This is not the first time that security of Twitter authentication has been called into question. There was the dump of 55K passwords from May 2012, and more recently another quarter-million Twitter accounts were breached in February. But few were clamoring for the popular service to introduce two-factor authentication until last week. That changed quickly, compliments of the Associated Press. The venerable news organization lost control over its Twitter account briefly, which got 0wned by a group calling itself the Syrian Electronic Army. The attackers only got as far as posting one bogus tweet, but that proved damaging enough. Claiming that President Obama was wounded in an attack on the White House, it triggered a brief market dip before everyone else realized the story was false.
It did not take long before the Monday-morning quarterbacks started speculating. Bloomberg criticized Twitter for waiting until the crisis to roll-out two-factor authentication, implying that it could have saved AP. (Because other companies have been deploying security features preemptively for no reason? Perhaps the parent company will reconsider the wisdom of a recent decision to add Twitter feeds into their popular data feed for finance professionals.) Meanwhile SC Magazine joined a chorus of sceptics in taking the glib view that two-factor authentication would have made no difference.
Which is it? As usual, the devil is in the details and depends . There are different ways to design two-factor authentication, and whether it can resist phishing depends critically on that. We can look at two points along the spectrum to see how they compare:
First one is what might be called “consumer-grade” two-factor authentication. This is what major cloud services typically offer end-users, balancing security against usability. The second-factor is a one-time passcode (OTP) delivered by SMS or generated using a mobile application. This design is indeed vulnerable to phishing, once the notion of phishing itself is slightly generalized. Obviously existing wave of attacks that only collect passwords will not succeed. But the miscreants are quick to adopt. Soon they will mimic the new login experience and also ask users for to type in the second factor. There is no reason to believe that the same users fooled into typing in their password into the fraudulent web page will stop short of doing the same with OTPs.
Fundamental problem is a weakness OTP shares with passwords: it puts the burden on end users to know they are authenticating to the “correct” website. If the address bar reads paypal.com that is good; but paypa1.com– with the digit 1 replacing the lower-case letter L to trick the unwary– that is bad. If that sounds like too much to ask for users, no wonder that combatting phishing has become a game of whack-a-mole where the measure of success is how quickly phishing sites are taken down once discovered. (But not before having claimed a few victims.)
That said, this type of second-factor still raises the bar for attackers. Because OTP codes are only valid for a short time period, the attacker is forced to “cash-in” stolen credentials right away by logging in with them. In other words the attack must be carried out in real-time. It is not possible to save the credentials, then come back and use them at a later point in time. In principle this also rules out a secondary market in resale of credentials, breaking the commercial model around account hijacking. It is no longer possible for Alice to phish for credentials, than later put these up for sale to Bob who specializes in pilfering personal data. Instead Alice herself has to do the plundering as well or at least collaborate with Bob at the time of attack, limiting her options downstream.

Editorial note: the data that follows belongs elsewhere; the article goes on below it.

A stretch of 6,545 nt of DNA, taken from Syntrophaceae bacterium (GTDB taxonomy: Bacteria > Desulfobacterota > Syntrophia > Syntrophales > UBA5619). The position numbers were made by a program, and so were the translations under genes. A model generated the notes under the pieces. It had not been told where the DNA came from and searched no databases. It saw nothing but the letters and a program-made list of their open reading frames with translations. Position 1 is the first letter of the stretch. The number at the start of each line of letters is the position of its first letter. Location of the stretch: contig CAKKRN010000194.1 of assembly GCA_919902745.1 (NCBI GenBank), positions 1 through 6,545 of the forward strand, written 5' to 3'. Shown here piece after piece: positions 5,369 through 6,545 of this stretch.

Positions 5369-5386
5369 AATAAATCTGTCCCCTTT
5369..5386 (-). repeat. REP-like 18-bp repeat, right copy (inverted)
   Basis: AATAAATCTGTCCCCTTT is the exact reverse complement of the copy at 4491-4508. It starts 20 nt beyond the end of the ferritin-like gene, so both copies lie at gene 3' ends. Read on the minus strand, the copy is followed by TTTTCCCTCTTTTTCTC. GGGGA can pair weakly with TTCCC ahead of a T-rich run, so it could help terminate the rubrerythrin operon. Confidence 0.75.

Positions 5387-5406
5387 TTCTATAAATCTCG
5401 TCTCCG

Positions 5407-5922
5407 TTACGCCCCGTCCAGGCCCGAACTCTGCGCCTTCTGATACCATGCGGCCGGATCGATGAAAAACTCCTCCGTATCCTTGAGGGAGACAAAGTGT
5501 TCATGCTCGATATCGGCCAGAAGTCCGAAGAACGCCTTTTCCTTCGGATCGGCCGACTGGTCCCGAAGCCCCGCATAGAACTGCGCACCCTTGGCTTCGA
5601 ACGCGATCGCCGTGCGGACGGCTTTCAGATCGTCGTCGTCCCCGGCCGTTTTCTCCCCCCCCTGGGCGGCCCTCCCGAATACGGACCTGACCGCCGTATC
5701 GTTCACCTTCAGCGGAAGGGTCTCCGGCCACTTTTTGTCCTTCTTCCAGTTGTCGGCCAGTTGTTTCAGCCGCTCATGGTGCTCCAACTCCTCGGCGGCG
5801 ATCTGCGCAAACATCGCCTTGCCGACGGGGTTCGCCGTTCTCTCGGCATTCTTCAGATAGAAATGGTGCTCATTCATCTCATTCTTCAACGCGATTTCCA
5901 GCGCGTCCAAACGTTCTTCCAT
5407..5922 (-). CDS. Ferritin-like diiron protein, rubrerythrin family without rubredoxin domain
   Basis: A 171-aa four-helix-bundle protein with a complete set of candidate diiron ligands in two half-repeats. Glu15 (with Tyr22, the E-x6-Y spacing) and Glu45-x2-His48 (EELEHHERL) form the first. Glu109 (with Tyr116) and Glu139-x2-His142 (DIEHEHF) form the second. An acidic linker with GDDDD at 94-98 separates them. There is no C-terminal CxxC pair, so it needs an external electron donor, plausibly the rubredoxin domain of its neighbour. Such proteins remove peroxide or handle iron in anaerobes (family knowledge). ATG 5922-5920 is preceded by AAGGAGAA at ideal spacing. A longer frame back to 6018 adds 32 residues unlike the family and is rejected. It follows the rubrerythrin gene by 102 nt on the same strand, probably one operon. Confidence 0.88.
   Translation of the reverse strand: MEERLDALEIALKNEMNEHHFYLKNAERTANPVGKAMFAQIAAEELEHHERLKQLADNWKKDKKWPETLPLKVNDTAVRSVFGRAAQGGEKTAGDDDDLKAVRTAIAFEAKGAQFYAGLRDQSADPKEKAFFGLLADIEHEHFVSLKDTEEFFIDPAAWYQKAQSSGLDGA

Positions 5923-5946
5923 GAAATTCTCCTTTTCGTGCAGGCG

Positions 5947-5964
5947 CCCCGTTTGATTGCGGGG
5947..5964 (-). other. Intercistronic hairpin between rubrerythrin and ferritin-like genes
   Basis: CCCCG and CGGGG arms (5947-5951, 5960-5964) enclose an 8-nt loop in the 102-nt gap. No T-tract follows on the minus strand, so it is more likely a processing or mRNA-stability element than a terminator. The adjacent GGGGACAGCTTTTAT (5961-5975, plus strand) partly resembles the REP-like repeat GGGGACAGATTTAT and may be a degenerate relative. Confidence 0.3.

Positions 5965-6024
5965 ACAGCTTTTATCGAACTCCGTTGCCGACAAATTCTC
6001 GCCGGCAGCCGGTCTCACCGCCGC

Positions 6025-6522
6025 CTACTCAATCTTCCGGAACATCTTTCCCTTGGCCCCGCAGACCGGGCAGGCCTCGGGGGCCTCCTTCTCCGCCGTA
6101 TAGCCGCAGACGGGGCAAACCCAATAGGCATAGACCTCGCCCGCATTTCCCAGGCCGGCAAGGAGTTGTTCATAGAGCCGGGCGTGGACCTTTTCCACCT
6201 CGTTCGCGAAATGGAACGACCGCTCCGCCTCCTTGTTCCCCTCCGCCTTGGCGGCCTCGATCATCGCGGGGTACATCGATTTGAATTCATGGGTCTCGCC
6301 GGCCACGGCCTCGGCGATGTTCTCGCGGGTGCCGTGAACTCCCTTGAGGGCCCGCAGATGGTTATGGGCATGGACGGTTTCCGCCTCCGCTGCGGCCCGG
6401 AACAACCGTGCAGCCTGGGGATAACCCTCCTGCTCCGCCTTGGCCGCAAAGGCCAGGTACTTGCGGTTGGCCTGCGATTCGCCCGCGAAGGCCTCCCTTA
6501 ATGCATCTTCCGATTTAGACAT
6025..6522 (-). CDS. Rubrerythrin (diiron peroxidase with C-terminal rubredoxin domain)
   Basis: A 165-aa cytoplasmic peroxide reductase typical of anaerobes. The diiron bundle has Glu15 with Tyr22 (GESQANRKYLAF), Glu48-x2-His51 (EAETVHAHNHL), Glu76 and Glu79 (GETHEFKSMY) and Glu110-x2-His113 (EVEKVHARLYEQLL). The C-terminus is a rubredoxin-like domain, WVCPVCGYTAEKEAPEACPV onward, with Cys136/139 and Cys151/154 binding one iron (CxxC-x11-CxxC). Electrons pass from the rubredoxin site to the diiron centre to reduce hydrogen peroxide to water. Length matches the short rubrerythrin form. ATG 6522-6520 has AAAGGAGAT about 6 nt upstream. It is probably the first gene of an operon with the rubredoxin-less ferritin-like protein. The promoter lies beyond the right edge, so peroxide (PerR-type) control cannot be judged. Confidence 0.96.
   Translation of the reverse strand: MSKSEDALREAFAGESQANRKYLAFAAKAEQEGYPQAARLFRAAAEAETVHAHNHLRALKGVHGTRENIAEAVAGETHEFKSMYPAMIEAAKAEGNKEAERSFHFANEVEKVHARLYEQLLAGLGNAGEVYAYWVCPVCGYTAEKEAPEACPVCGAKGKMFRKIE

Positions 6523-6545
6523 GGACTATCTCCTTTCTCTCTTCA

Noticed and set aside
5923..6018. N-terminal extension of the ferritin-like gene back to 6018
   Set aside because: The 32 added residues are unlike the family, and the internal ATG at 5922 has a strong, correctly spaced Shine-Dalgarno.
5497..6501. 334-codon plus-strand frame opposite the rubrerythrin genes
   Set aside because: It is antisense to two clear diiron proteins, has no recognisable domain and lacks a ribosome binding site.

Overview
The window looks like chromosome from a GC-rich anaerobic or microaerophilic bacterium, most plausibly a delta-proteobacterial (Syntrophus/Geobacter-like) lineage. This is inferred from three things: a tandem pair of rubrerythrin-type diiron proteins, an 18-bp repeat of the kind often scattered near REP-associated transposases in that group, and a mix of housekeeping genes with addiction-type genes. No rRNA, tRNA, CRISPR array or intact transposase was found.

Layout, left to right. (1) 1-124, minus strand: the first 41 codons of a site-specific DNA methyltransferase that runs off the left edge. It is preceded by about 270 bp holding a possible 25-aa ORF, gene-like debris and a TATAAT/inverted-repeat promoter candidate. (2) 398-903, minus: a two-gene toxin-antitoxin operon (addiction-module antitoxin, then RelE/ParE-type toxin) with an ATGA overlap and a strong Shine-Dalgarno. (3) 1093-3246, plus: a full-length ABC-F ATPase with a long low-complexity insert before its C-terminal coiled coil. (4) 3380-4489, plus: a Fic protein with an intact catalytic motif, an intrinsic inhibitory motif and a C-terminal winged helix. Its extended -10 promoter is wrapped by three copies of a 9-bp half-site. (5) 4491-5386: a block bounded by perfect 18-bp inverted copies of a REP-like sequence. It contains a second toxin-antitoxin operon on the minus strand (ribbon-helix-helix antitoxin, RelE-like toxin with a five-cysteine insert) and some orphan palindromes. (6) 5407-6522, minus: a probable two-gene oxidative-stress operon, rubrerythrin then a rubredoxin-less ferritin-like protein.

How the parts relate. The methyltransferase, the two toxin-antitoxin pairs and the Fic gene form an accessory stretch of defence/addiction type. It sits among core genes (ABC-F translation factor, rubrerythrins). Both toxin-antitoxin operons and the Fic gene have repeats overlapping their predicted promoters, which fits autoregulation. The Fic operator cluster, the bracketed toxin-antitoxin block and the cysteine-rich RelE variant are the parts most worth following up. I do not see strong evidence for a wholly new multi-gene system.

There is another way OTP may help, depending on the authentication policy: damage control. Typically the security policy requires user to re-authenticate periodically, for example every 24 hours. Even users who do not log out of their browser session will be asked to enter their credentials again after that time elapses. If such checkpoints require a fresh OTP, the attacker will be out of luck. After all it is one thing to get lucky and successfully trick the victim once; it is another to rely on repeating that feat every day.** Counter-point is that even access limited in time can be very damaging: one-full day is plenty of time to download all email and rifle through private documents.
Of course in reality, there are many ways for phishers to persist access after capturing both credentials. For example the system may have an option for “remember me” such that no additional OTPs are required when accessing the victim account from that machine. Similarly many large services incorporate deliberate “features” that become back-doors in the hands of an attacker. Application passwords are one such example as described in previous post on MSFT 2-factor authentication, as are oauth permission grants.
So far we discussed the failures of one particular 2-factor authentication design to resist phishing. In part II we will look at a different approach that is indeed resistant to phishing– and already used widely in enterprise/government settings.
** TOTP fares better compared to HOTP in this regard– with HOTP, attacker can collect additional codes in the sequence by pretending that the login did not succeed. Since TOTP codes are time-based, there is no way to phish for tomorrow’s valid codes today.